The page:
Saudi Arabia halts parental visitation rulings to curb virus

FILE - In this Monday, March 30, 2020 file photo, people carry the body of a victim who died after being infected with the new coronavirus at a cemete...
Ultra-Orthodox Jews cross an empty road during a lockdown to help stop the spread of the coronavirus, in Bnei Brak, a suburb of Tel Aviv, Israel, Tues...
Two clerics visit a workshop where volunteer woman sew bed sheets for hospitals, in a mosque in southern Tehran, Iran, Sunday, April 5, 2020. Iran is ...
Volunteer women wearing face masks to curb the spread of the new coronavirus prepare face masks, in a mosque in southern Tehran, Iran, Sunday, April 5...

FILE - In this Monday, March 30, 2020 file photo, people carry the body of a victim who died after being infected with the new coronavirus at a cemete...

Ultra-Orthodox Jews cross an empty road during a lockdown to help stop the spread of the coronavirus, in Bnei Brak, a suburb of Tel Aviv, Israel, Tues...

Two clerics visit a workshop where volunteer woman sew bed sheets for hospitals, in a mosque in southern Tehran, Iran, Sunday, April 5, 2020. Iran is ...

Volunteer women wearing face masks to curb the spread of the new coronavirus prepare face masks, in a mosque in southern Tehran, Iran, Sunday, April 5...

DUBAI, United Arab Emirates (AP) — The Saudi king suspended final rulings and judicial orders on visitation rights of children of separated parents in the latest effort to try and curb the spread of the novel coronavirus among households, according to state media reports Wednesday.

The state-run Saudi Press Agency said parents were notified of the changes by text message, the latest measure by the kingdom to stem the rising number of new infections as a nearly nation-wide 24-hour curfew takes place.

Saudi Arabia has 2,750 confirmed cases of the virus, including 41 deaths. This week, the kingdom began imposing a 24-hour curfew in the capital, Riyadh, and several other cities, including Jiddah and Mecca. It has already barred travel to and from Riyadh, Mecca and Medina, suspended prayers at mosques and closed Islam’s holiest sites to pilgrims to limit infections.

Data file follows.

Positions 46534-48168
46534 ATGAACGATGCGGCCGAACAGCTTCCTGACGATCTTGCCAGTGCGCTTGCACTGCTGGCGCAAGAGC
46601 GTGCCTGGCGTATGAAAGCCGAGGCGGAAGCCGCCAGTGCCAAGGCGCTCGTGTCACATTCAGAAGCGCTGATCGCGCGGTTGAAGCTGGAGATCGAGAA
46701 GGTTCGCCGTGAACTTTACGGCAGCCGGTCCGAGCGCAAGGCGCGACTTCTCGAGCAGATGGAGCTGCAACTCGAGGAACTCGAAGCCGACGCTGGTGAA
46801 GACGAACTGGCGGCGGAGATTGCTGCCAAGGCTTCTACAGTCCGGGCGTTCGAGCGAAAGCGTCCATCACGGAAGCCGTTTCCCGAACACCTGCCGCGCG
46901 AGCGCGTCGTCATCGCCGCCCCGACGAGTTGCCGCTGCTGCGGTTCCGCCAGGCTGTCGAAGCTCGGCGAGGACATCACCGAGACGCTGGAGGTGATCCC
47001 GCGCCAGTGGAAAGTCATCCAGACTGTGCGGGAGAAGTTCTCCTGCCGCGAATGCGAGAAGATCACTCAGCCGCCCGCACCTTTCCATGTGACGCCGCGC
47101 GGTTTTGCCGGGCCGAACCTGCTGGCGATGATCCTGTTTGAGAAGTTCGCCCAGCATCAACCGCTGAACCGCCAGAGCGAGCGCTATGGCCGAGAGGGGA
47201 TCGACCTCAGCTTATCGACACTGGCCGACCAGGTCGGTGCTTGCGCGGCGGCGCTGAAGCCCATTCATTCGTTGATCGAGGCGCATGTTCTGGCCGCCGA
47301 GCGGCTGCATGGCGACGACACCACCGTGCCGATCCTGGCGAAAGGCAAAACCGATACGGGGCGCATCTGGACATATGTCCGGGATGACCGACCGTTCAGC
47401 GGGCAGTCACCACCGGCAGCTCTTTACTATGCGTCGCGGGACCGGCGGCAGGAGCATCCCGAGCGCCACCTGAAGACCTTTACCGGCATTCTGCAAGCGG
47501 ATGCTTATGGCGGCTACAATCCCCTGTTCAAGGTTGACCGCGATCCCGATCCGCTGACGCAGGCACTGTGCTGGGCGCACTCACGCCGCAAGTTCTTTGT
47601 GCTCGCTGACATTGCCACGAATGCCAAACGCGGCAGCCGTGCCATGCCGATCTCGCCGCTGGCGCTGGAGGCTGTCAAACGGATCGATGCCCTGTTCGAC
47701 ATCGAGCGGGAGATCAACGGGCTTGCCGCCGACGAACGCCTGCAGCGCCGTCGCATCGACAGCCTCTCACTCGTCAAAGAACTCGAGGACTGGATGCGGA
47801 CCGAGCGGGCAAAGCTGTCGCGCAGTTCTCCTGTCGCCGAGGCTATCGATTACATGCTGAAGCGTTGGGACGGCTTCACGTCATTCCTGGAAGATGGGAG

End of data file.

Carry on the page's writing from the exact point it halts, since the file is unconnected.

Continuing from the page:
King Salman on Tuesday also ordered the temporary release from prison of people serving sentences related to unpaid private debts, and ordered the suspension of all rulings related to such cases. The government did not say how many detainees would be affected.

Several Mideast countries are temporarily releasing some non-violent convicts due to concerns that prison conditions could cause a spike in infections.

Sudan released more than 200 prisoners in the Darfur region, the official SUNA news agency reported late Tuesday. They were among more than 4,200 prisoners the transitional government has said would be released to stem the spread of the virus. Sudan, which announced a series of measures including a night-time curfew across the country, has reported 14 cases, including two deaths for the virus.

Saudi media quoted the country's Health Minister Tawfiq al-Rabiah on Tuesday as warning that between 10,000 to 200,000 people could be infected with the virus in the kingdom within weeks, based on four different expert studies.

For most people, the new coronavirus causes mild to moderate symptoms such as fever and cough. But for some, especially older adults and the infirm, it can cause pneumonia and lead to death.

There are 128,000 cases across much of the Middle East, with Iran the hardest-hit country in the region. On Wednesday, Iranian authorities said 121 people with the virus had died over the past 24 hours, bringing the nationwide death toll to 3,993, out of 64,586 confirmed cases. Iran said 29,812 of the patients have recovered.

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Associated Press writers Abdullah al-Shihri in Riyadh, Saudi Arabia; Samy Magdy in Cairo and Nasser Karimi in Tehran, Iran, contributed to this report.